Evaluators’ power and influence are limited. There are several reasons for this situation. One relates to how our craft is framed. We are used to ‘selling’ evaluation/M&E as serving accountability, decision-making, learning and knowledge generation. Yet evaluation is still frequently perceived as something not quite pleasant or useful – in spite of all our ongoing efforts to the contrary (Utilisation-focused Evaluation stems from the 1980s!). It continues to have negative connotations: the notion of “policing”, “something done to us by outsiders”, “insufficient understanding of what we have to deal with”, fear of exposure, and so on.
‘Learning’ actually underpins all the purposes of evaluation. It has become a big industry in recent years, often with few results.
Analyses keep on showing how development planners and implementers repeat mistakes or fall into known traps. And learning is actually not quite as positive a notion as we would like it to be. Few get joy out of being told they have to ‘learn’ – executives, officials and managers in particular can take exception to such a focus.
To be more influential among those with power, it is likely to be more useful to emphasise the framing of evaluation as essential for good decision-making – and here I mean evaluation, not monitoring. Obviously, we need to make sure our work actually supports decision-makers in ways that are useful.
This is an important topic, but beyond the scope of this blog post snippet.
What I want to raise here is another approach to conceptualising evaluation: Evaluation/M&E framed as part of risk management.
What is risk? It is the possibility that something will occur and adversely affect the achievement of an objective – say, for example, sustainable development. Or, says ISO 31000, it is the effect of uncertainty on objectives.
What is risk management? Wikipedia provides a selection of definitions and brief description: “The forecasting and evaluation of risks together with the identification of procedures to avoid or minimise their impact”.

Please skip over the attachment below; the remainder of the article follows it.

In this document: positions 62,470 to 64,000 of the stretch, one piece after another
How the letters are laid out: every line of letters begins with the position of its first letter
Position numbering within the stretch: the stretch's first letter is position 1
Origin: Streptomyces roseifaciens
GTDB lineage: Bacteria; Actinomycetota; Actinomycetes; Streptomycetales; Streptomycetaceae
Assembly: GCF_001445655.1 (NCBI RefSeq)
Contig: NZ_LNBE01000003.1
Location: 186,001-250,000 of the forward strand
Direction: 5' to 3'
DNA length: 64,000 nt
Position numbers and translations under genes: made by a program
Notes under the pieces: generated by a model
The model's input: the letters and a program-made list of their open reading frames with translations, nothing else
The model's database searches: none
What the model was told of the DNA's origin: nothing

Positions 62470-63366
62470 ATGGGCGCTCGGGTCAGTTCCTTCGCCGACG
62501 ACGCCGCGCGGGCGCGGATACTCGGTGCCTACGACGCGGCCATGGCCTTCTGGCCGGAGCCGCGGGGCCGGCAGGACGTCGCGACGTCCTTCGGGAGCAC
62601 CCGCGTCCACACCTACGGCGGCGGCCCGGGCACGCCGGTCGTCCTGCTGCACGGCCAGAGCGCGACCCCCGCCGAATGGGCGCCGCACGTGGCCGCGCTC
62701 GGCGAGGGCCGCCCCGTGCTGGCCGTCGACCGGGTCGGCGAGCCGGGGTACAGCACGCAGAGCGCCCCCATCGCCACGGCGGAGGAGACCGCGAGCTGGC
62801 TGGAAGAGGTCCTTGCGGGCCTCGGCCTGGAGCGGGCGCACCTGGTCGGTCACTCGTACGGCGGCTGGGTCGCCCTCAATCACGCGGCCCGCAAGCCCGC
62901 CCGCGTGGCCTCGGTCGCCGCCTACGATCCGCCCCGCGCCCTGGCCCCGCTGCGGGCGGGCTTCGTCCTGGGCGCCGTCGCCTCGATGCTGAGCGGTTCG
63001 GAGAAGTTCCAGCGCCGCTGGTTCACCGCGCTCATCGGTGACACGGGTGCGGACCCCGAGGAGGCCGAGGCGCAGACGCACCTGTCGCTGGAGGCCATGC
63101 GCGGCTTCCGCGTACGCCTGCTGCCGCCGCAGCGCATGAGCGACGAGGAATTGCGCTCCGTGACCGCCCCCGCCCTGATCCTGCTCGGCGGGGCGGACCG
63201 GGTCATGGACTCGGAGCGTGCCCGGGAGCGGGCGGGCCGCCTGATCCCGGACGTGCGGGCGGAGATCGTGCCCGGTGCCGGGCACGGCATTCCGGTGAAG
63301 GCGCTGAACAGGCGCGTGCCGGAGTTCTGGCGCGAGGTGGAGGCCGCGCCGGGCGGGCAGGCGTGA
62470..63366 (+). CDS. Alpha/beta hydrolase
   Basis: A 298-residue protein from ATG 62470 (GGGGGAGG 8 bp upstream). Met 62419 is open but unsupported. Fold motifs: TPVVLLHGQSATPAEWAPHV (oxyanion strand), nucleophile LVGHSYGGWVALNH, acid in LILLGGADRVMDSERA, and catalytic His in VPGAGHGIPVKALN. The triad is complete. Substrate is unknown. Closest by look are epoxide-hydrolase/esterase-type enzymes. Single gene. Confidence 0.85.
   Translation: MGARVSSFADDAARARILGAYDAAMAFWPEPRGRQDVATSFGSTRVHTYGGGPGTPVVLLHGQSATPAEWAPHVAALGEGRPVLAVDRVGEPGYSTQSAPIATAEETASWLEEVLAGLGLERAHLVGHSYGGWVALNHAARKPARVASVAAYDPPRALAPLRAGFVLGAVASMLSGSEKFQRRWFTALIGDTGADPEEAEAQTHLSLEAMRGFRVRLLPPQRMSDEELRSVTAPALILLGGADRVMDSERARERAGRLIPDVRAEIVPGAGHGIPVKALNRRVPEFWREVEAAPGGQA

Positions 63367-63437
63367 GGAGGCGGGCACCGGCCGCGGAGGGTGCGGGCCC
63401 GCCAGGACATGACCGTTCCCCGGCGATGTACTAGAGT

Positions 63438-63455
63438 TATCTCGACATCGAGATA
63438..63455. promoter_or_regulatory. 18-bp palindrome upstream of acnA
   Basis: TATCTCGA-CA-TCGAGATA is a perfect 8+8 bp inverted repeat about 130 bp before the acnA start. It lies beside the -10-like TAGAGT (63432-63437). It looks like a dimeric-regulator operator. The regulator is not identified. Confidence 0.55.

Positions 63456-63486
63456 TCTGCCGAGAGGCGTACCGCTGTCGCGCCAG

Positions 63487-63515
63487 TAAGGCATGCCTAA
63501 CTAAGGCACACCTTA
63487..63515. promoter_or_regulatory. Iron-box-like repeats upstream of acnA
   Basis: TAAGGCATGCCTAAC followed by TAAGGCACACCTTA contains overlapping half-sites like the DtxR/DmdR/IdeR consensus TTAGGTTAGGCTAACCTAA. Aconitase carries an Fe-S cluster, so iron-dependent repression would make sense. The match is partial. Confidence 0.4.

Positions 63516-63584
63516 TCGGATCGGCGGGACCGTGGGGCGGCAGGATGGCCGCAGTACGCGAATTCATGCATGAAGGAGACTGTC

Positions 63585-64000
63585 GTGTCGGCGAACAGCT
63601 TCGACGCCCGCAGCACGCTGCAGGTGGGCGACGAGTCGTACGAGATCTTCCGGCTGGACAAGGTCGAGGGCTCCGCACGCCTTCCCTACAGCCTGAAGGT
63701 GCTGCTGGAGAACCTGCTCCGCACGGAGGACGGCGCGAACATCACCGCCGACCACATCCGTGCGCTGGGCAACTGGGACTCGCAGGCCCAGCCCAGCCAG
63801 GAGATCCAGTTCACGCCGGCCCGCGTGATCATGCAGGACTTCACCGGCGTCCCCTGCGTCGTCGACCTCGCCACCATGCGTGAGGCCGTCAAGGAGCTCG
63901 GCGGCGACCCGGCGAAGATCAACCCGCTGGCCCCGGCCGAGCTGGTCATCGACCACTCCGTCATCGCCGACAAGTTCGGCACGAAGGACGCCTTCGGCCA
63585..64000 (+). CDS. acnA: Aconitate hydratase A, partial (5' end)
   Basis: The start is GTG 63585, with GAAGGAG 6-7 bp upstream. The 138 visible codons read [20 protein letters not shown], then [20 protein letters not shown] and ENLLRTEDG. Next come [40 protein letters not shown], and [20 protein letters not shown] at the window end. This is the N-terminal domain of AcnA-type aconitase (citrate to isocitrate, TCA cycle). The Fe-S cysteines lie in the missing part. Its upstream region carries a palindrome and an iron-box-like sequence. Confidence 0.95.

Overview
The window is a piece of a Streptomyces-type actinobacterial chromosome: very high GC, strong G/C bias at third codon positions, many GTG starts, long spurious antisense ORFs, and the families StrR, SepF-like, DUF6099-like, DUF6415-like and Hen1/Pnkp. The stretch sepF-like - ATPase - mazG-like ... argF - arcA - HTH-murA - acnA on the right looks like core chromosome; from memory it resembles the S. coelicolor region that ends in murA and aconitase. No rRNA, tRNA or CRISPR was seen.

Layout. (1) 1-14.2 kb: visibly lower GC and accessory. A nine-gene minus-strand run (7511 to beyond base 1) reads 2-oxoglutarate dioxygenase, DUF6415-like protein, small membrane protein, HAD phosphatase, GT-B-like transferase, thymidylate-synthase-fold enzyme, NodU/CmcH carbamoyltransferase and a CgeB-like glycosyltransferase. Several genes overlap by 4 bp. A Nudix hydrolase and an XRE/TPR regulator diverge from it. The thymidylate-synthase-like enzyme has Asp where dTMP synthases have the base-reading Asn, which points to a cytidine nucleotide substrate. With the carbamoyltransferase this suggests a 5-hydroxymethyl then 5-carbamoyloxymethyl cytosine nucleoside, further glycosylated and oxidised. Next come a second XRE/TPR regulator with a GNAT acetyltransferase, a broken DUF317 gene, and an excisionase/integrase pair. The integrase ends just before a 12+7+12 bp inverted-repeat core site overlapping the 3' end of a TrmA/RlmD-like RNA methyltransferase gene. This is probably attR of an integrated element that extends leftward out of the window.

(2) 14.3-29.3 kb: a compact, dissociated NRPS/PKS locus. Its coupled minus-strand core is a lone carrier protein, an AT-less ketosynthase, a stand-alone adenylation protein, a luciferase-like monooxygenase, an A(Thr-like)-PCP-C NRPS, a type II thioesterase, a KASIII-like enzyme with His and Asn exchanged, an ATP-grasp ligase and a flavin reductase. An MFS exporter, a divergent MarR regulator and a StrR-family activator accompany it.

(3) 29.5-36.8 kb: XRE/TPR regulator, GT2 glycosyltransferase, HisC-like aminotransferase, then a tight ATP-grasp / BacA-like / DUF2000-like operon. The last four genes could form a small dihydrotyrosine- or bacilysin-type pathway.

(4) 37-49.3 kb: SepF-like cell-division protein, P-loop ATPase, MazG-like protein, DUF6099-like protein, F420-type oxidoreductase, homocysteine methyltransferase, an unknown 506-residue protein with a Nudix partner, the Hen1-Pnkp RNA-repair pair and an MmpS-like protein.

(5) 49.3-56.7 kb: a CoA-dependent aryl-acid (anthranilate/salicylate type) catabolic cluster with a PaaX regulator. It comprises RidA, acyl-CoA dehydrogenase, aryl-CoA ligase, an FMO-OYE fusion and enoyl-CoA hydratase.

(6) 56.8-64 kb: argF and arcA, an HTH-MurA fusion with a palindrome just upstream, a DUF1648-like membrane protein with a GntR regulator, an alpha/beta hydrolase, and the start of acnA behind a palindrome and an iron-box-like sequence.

Or, the “identification, evaluation, and prioritisation of risks followed by coordinated and economical application of resources to minimise, monitor, and control the probability or impact of unfortunate events, or to maximise the realisation of opportunities”.
Risk management’s objective is to “assure that uncertainty does not deflect the endeavour from the business goals”. Ideal risk management “minimises spending ….. and also minimises the negative effects of risks”.
Why then can evaluation/M&E not be articulated, done and used as part of this effort? Both monitoring and evaluation can serve as (very) early warning of things that might go wrong or pose risks to achieving success. They can also point to things that have gone wrong and/or might continue to pose a threat – in other words, that should be attended to in future.
The whole notion of evaluation is to provide insights that can enhance the chance of success, howsoever defined. Promoting evaluation/M&E as part of risk management should be much higher on our agenda.
Positioning it as part of the risk management strategy of organisations, societal groupings or countries will resonate well not only with the private sector – which is increasingly important for development planning and evaluation. It will also resonate well with key government ministries, agencies and organisations that have to try to use resources resourcefully, and minimise loss, inefficiencies and obstacles to success. And perhaps help our craft to get more attention in business and management courses.
Or has this been tried before?